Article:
The Rush to Rehab; Stop Rehab Abuse!
The Mayor of San Francisco announces that he’ll enter rehab and counseling for alcohol after it’s revealed that he had an affair with the wife of his campaign manager. Isaiah Washington is undergoing counseling for his use of a homophobic slur. Michael Richards is in counseling for yelling racist epithets . Met Gibson enters rehab for alcoholism after making anti-Semitic remarks when stopped by police for driving while intoxicated., Sen. Mark Foley enters rehab for alcohol after it was revealed that he had sent sexually suggestive e-mails to teenage pages., Reverend Haggard enters rehab when confronted with having a sexual relationship with a male prostitute.
The list goes on and on and on.
Then there are the Lindsey Lohans and Nicole Ritchies who enter rehab for drugs, alcohol or whatever, become ‘experts’ on addiction recovery, tell everyone how their lives have changed, yet within a short amount of time are seen partying, driving under the influence, and acting out.
We read the newspapers, listen to the radio and go online wondering, who is next in the line-up for rehab? Who will come out a few weeks later, write their memoirs, go on the speaking circuit, and tell us to live our lives?
There could be a gold mine in running rehab centers for celebrities that don’t want to take responsibility for their actions and for counselors who specialize in famous people who make racist, homophobic, or any other hate-filled remarks.. There’s probably also money to be made by graphic artists who create diplomas for graduates of rehab and counseling who are declared ‘cured’ of alcoholism, drug addiction, racism, homophobia, and homosexuality.
Rehab is getting a bad name and soon there will be no room for the average alcoholic or drug addict who works hard to stay clean and sober, takes responsibility for their actions, and knows that there is still work to do after the first 30 days.
I’ve been clean and sober for over 22 years and I’ve put a lot of work into transforming my life. One of the first things I learned in AA was that alcoholism and drug addiction are not excuses for injuring yourself or others. Part of my recovery was making a list of people who I had harmed, making amends to them personally and accepting the consequences of my past actions. I didn’t make an announcement to the world and I still don’t think I have all the answers, but I do know a thing or two about rehab. …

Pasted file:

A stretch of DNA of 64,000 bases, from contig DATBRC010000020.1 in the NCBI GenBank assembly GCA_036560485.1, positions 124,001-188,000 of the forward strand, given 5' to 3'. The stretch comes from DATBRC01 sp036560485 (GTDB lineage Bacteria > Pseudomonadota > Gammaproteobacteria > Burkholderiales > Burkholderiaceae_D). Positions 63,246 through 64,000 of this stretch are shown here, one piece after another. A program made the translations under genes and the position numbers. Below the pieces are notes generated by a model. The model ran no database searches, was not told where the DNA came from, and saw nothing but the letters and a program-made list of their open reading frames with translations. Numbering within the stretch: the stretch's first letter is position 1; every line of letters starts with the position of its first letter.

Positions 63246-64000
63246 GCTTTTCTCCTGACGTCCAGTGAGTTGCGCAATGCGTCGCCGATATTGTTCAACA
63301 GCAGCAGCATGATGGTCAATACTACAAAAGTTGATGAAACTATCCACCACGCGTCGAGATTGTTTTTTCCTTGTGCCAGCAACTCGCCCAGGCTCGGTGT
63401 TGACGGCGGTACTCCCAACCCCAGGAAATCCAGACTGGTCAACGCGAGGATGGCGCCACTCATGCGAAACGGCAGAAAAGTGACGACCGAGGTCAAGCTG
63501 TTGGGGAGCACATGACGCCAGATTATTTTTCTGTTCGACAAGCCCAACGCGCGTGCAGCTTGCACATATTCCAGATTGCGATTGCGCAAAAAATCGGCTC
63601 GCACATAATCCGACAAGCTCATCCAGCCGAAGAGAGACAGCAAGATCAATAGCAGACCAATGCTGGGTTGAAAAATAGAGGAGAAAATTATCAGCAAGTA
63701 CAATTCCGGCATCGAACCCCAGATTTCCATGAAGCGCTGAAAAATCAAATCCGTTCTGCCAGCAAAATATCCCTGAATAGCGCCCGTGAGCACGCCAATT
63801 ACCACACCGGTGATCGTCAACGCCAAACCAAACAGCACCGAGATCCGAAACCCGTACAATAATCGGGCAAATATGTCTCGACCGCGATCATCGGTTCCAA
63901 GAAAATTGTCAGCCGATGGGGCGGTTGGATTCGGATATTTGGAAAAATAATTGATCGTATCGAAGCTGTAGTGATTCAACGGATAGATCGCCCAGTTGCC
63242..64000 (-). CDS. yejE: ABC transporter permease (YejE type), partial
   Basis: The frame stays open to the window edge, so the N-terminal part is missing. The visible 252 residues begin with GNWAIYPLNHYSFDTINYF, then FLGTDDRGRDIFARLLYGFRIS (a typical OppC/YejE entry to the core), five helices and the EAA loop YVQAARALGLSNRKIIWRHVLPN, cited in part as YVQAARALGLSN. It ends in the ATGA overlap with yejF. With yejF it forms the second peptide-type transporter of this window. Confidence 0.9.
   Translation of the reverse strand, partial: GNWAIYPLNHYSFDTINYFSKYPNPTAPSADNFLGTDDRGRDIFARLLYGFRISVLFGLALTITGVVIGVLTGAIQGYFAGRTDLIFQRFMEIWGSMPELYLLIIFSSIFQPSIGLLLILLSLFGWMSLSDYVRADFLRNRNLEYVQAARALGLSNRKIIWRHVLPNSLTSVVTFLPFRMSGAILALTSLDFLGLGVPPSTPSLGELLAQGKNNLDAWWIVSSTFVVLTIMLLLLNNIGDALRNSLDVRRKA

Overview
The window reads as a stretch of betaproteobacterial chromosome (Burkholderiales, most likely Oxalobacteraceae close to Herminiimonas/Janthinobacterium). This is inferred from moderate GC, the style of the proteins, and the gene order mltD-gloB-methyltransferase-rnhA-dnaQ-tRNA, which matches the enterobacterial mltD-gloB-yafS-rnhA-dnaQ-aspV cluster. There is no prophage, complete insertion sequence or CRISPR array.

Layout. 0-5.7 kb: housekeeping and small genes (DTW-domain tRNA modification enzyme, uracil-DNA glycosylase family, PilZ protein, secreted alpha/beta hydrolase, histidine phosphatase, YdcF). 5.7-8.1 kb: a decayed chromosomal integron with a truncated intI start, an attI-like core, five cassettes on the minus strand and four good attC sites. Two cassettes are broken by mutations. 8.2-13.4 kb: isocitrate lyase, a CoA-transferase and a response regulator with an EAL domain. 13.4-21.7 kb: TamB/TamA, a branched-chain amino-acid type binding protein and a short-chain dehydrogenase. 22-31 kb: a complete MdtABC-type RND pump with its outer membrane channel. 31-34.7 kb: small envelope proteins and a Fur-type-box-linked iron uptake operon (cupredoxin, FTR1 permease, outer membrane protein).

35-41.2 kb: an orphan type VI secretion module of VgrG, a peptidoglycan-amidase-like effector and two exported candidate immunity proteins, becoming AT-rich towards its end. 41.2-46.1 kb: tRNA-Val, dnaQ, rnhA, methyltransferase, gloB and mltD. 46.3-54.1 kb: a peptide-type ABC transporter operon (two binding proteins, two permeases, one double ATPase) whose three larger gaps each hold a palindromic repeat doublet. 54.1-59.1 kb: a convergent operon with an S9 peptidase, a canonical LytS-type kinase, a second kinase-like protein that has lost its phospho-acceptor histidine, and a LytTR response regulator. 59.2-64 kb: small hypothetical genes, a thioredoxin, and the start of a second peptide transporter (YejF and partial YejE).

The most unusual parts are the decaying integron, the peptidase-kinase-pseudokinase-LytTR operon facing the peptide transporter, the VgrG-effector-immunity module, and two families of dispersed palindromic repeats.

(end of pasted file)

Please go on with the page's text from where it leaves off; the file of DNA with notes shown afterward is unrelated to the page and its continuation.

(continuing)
Continue reading this article to hear Simma’s thoughts and strategies on rehab.
Contact us to learn more about Simma Lieberman Associates’ programs and workshops on life/work balance, overcoming fear and self-doubt, and diversity. Call Simma Lieberman Associates at (510)-527-0700.
Life/Work Balance: It’s a Conscious Decision
I don’t know why so many articles on life/work balance seem to focus on the person who suddenly decides they’ve had it with working all the time and within one hour quits their job, buys a yacht or a jet, grabs their family or their best friends or their dog and travels the world for a year or two. Not only that but then they get touted as the role model for the rest of us who either like our work, can’t leave right now, or just want to enjoy their life where they live. Besides, being in balance is more than just what you do with your time, its also how you feel and think all of the time.
The reality is that where ever you go you take yourself with you. I can go to the woods for a week to meditate, but if I’ve never meditated, or gained some inner peace or learned to be happy with who I am rather than what I do, I’ll go up to the woods and either count the minutes until I can leave or find some way to distract myself from myself.
Having balance in your life is more than how you spend your time, its also how you feel about that time and how present you can be during that time. It doesn’t always take one major event to want to change or to know something is not right for you. Its often a series of things.
Even after studying the subject, changing my unbalanced ways and eliminating some major stresses, there are still times in my life when I know I need to slow down and reassess my priorities.
In this article I feature four people from very different backgrounds who realized they needed to jump off the never ending treadmill of stress and overload and make some concrete changes. These are four people who found very different ways of achieving life/work balance with out having to sail the seas or fly through the skies for a year.
Ross Pike has been managing partner of Diversified Maintenance Systems, a facilities management company for the last year and a half. When I interviewed him, he was getting ready to go on a cruise with his wife for a few weeks. We talked for at least two hours, he was calm, focused and very present in the conversation. I learned that he wasn’t always this way. There were times in the past when he didn’t take the time he wanted with his family, and when he did, he was often tied to his Blackberry so he could reply quickly to “urgent” work related e-mails and phone calls. “ Before I was with Diversified Maintenance, I was Division President for another organization. I was responsible for over 7,000 employees. I had no personal time, it was always the customers time. “Since we were a national organization my day started early and ended late. I had to keep up with east and west coast time.”…